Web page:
The glamorous Grand Ballroom at the New York Hilton Hotel was beginning to fill up with convention goers as the fifth day of the National Association for the Advancement of Colored People’s (NAACP) 100th Anniversary celebration went forward.
I took my seat near the front, marveling at the glittery backdrop of the stage. I watched Benjamin Todd Jealous—the president of the NAACP— take pictures with ecstatic delegates.
As the crowd was waiting for Abdoulaye Wade, the president of Senegal, to take the stage for a speech, images flashed across the jumbo television sets at the front of the ballroom.
After their iconic images flashed across the screen, corporate logos took their place. McDonald’s, Exxon Mobil, Coca-Cola, Bank of America, Anheuser Busch, AT&T, Starbucks, the U.S. Army and more—they are all sponsors of the 100th anniversary celebration.
“Our agenda as we head into our second century as a civil rights organization is also to revive our legacy as a human rights organization,” Jealous told the Associated Press in a recent interview.
But the corporate sponsors are not attesting to that focus on human rights. In fact, the sponsors have done, and continue to do, great damage to communities of color in the U.S. and to the cause of human rights.
Bank of America is perhaps the most egregious example, implicated in predatory lending and the sub-prime mortgage crisis that has hit African Americans particularly hard. United for a Fair Economy, in a report titled “Foreclosed: The State of the Dream 2008,” predicts that the sub-prime mortgage crisis will lead people of color to lose a staggering $213 billion.
The Joint Center for Political and Economic Studies found that “Subprime mortgages have gone disproportionately to Hispanics and African Americans. In 2006, the rate of subprime mortgages for home purchase for Hispanics and Africans Americans was approximately double the white rate.”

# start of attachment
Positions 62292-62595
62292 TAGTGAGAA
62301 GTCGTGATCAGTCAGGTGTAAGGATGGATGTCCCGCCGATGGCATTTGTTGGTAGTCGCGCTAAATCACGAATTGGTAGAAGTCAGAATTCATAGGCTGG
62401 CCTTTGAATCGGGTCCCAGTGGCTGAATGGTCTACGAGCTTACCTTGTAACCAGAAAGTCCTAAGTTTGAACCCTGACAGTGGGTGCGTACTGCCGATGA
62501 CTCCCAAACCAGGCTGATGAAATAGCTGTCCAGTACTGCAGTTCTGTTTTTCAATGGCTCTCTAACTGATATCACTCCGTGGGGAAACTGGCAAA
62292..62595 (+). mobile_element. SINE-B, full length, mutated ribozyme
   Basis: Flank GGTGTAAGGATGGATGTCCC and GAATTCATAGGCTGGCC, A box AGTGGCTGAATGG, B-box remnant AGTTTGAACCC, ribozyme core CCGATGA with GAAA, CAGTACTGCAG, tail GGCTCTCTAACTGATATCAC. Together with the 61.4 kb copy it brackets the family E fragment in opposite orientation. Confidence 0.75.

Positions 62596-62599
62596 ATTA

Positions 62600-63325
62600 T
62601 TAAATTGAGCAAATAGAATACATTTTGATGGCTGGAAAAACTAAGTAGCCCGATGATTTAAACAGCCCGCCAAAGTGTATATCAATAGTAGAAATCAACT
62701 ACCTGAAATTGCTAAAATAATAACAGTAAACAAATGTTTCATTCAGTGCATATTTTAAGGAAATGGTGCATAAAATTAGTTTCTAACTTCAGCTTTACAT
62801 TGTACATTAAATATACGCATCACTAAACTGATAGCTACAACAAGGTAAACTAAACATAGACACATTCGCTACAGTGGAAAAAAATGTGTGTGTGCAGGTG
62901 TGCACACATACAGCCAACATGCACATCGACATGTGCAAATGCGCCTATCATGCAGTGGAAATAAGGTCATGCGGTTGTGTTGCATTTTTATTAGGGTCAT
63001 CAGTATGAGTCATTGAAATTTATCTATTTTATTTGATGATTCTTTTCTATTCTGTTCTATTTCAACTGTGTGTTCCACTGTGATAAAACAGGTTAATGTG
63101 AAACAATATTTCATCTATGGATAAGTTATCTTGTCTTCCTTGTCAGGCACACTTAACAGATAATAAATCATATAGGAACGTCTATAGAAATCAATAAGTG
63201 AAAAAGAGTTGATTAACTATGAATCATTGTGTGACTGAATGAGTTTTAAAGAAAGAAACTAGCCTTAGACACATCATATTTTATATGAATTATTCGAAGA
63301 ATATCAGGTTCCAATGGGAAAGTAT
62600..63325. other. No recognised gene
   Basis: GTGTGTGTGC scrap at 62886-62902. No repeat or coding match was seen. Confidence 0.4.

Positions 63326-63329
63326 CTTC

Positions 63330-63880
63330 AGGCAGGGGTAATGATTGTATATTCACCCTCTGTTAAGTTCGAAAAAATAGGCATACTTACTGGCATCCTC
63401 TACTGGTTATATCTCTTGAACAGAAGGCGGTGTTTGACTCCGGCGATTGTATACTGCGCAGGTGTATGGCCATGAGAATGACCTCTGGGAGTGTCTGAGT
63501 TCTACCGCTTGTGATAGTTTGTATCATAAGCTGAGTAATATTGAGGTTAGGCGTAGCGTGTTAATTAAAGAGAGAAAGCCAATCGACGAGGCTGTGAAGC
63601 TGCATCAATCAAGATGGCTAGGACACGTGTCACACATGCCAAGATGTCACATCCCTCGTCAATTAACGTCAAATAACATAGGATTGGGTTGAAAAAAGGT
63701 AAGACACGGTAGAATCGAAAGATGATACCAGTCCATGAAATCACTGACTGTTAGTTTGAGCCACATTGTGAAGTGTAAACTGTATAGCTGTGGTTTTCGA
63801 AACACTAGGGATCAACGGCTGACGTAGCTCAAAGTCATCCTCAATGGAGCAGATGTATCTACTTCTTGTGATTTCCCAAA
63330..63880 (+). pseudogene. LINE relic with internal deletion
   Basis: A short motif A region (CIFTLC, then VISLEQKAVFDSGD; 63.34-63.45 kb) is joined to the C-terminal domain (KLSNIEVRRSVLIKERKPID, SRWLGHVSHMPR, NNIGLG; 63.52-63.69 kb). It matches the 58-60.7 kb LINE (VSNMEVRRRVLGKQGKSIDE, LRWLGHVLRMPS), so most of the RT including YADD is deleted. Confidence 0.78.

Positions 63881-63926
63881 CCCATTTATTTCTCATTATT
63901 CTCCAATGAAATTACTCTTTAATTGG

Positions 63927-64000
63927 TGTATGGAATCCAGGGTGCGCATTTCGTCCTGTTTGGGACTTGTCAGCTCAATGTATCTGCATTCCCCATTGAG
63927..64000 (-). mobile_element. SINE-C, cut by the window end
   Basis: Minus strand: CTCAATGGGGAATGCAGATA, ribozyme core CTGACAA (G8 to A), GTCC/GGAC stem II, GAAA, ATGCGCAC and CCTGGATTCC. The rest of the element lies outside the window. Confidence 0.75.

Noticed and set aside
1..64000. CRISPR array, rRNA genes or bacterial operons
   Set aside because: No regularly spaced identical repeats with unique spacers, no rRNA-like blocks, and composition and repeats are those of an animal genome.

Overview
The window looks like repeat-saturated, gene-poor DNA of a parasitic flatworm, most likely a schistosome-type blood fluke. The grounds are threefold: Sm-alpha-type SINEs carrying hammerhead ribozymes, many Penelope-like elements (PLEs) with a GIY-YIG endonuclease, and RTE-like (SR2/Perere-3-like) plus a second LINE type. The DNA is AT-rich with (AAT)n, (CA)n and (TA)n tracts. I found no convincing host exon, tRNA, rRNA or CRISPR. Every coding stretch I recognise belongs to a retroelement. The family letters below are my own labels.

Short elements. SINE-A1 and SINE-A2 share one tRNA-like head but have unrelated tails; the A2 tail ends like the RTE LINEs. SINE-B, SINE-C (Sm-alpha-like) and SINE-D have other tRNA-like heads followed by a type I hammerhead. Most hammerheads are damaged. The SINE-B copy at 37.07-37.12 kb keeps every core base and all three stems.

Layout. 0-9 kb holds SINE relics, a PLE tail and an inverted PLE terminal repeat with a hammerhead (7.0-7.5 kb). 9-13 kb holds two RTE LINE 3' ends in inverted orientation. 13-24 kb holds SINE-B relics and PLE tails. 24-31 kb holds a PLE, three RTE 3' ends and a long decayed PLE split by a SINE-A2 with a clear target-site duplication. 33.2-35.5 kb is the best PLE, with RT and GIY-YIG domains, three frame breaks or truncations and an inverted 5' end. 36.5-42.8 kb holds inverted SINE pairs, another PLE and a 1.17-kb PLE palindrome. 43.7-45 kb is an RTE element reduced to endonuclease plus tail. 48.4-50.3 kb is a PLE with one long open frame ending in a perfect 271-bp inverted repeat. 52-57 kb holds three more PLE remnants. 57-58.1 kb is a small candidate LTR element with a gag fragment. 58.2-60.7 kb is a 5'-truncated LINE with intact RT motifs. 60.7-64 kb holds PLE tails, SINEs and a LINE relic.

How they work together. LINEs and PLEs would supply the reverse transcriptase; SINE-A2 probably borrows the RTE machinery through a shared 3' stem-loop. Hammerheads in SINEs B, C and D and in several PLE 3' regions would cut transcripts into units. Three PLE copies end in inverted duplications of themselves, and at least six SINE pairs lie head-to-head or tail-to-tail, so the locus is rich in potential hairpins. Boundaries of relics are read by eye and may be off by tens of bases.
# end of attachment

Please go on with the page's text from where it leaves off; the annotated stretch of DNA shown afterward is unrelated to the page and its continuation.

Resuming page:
Bank of America is battling a class-action lawsuit brought by African American employees who say “the bank discriminates against African-Americans in pay, promotions, training and support services,” the New York Times reported.
The NAACP has initiated their own lawsuit against HSBC and Wells Fargo, alleging “systematic, institutionalized racism in their subprime lending,” according to CNN.
Why isn’t the NAACP suing Bank of America?
Does someone have to point out to Jealous that the U.S. Army is hardly the standard-bearer of human rights in the world?
Or that McDonald’s can’t possibly help the higher obesity rates found among African Americans?
And that Starbucks’ union-busting tactics are anything but pro-human rights?
I think you get the picture. DuBois and Wells are turning in their graves over the NAACP’s hypocrisy.
For more information about sub-prime mortgages and communities of color, check out the Indypendent’s award-winning piece by Joseph Huff Hannon, “Facing Foreclosure: Brooklyn Retiree On Verge of Losing His Home as Subprime Lenders Target Cash-Poor Black Seniors.”